The state legislature is asking Missouri voters whether the Constitution should be changed to provide a stronger right to bear arms.
The legislature has sent to the November ballot a proposal to define the right to bear arms in Missouri as “unalienable” and to require the state to defend any infringement of that right. It would also guarantee a constitutional right to defend one’s family with a firearm.
The proposal cleared the state Senate 23-8 on Wednesday after the House passed it 122-31 the day before.
Representative Jay Barnes (R-Jefferson City) says he’s opposed past proposals that he thought would have put gun rights above other rights, but this is different.
“It ensures that Second Amendment rights, by subjecting government regulations impacting them to strict scrutiny,” says Barnes, referring to a form of judicial review used by courts to determine the constitutionality of certain laws, “is given the same protection afforded every other fundamental right in the United States’ and the Missouri Constitution.”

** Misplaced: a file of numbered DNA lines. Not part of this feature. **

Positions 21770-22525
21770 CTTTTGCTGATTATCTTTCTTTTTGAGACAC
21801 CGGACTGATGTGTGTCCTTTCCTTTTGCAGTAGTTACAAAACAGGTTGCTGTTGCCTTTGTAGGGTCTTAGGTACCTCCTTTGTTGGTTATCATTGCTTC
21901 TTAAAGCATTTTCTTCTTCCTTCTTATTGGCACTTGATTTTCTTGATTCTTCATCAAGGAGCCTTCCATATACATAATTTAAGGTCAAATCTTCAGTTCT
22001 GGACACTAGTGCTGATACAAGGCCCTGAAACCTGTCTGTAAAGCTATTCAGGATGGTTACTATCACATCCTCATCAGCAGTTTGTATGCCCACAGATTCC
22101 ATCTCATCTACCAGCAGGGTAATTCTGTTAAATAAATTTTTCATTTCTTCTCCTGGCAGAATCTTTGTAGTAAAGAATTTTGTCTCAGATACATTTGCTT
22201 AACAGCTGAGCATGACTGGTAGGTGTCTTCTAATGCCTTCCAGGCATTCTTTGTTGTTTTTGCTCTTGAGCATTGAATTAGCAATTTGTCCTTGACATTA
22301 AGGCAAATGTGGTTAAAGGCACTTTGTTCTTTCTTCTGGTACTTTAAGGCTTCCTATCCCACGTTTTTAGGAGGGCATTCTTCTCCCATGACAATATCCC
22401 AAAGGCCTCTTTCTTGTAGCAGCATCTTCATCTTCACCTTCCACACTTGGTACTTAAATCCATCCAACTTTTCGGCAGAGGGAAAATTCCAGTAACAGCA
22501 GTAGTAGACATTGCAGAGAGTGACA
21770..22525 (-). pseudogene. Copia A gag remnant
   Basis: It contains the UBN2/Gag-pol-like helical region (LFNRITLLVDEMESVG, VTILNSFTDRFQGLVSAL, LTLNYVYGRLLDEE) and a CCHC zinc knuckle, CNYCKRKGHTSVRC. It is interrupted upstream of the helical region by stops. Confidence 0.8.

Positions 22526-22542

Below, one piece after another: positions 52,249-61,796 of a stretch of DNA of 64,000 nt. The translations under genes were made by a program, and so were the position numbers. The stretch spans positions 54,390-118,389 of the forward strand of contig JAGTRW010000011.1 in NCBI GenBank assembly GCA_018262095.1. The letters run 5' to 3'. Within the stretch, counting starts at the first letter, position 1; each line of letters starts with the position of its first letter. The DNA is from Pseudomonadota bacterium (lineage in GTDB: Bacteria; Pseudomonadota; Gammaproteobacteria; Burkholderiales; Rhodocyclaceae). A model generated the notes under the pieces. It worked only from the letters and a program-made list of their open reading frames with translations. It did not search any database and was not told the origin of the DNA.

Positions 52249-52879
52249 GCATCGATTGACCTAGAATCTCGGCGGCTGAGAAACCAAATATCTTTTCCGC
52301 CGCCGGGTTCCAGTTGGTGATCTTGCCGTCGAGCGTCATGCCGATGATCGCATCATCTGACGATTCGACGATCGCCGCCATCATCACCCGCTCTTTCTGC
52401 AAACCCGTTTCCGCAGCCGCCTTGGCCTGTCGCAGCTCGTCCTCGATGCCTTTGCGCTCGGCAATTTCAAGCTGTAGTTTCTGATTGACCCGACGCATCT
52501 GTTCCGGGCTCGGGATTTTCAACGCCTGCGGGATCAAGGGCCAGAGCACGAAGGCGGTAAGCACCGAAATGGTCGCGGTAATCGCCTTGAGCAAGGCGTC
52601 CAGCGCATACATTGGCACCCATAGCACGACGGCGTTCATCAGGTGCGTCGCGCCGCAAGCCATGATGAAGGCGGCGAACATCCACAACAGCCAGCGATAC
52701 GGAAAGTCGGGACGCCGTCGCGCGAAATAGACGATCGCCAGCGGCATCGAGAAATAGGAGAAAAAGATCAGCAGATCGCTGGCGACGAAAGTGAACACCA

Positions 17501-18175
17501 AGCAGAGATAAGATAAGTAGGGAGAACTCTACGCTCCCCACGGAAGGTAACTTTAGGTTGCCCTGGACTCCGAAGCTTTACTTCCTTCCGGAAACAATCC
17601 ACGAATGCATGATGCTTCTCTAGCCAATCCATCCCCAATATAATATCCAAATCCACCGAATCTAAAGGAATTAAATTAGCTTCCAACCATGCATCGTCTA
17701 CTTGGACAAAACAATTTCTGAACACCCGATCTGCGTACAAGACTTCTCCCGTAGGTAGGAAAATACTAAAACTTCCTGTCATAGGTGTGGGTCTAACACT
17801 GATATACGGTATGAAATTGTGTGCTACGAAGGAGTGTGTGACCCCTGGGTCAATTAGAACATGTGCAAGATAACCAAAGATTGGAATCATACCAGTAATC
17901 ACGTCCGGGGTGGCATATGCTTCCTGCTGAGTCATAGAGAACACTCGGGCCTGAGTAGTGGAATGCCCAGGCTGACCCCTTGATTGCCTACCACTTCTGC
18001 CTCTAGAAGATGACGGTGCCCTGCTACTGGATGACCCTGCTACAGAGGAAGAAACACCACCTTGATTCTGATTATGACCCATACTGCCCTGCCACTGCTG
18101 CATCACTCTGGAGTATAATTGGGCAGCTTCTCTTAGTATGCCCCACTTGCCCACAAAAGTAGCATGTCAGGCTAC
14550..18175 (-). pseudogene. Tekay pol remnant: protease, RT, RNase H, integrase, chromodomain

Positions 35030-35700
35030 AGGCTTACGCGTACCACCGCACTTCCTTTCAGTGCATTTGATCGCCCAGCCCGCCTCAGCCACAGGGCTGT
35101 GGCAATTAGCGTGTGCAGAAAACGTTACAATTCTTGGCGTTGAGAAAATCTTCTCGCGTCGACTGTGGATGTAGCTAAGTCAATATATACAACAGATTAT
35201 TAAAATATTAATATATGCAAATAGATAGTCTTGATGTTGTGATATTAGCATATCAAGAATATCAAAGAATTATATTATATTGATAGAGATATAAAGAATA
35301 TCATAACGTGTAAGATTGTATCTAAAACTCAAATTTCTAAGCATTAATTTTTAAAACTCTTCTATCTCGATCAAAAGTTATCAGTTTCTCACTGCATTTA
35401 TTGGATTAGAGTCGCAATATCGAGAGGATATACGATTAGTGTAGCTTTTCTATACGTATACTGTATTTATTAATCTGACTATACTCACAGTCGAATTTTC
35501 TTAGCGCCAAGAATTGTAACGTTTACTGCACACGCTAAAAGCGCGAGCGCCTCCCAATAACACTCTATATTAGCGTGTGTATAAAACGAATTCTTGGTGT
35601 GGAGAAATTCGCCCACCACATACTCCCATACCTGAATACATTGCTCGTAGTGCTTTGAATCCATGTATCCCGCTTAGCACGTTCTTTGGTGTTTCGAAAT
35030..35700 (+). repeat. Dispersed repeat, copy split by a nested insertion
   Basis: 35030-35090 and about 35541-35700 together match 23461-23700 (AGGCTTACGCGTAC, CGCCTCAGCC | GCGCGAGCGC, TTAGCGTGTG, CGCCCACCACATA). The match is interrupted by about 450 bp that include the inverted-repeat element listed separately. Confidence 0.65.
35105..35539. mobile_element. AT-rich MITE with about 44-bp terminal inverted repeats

The ballot issue would also remove wording in the Missouri Constitution that say the right to bear arms does not justify wearing concealed weapons. Representative Linda Black (D-Desloge) says that brings to the Constitution up to date.
“Several years ago we passed that conceal and carry law, that we have the right to carry after completing sufficient course,” says Black. “So, it is something that needs to be changed. It’s inaccurate in our Constitution. It’s an error at this point in time that needs to be fixed.”
Representative Stacey Newman (D-St. Louis) thinks the changes would hinder the prosecution of criminals that use guns.
“Current law allows those city prosecutors to file criminal charges for those who ignore the law,” says Newman, “and yet this resolution takes that tool away.”
The language for the November ballots reads, “Shall the Missouri Constitution be amended to include a declaration that the right to keep and bear arms is an unalienable right and that the state government is obligated to uphold that right?”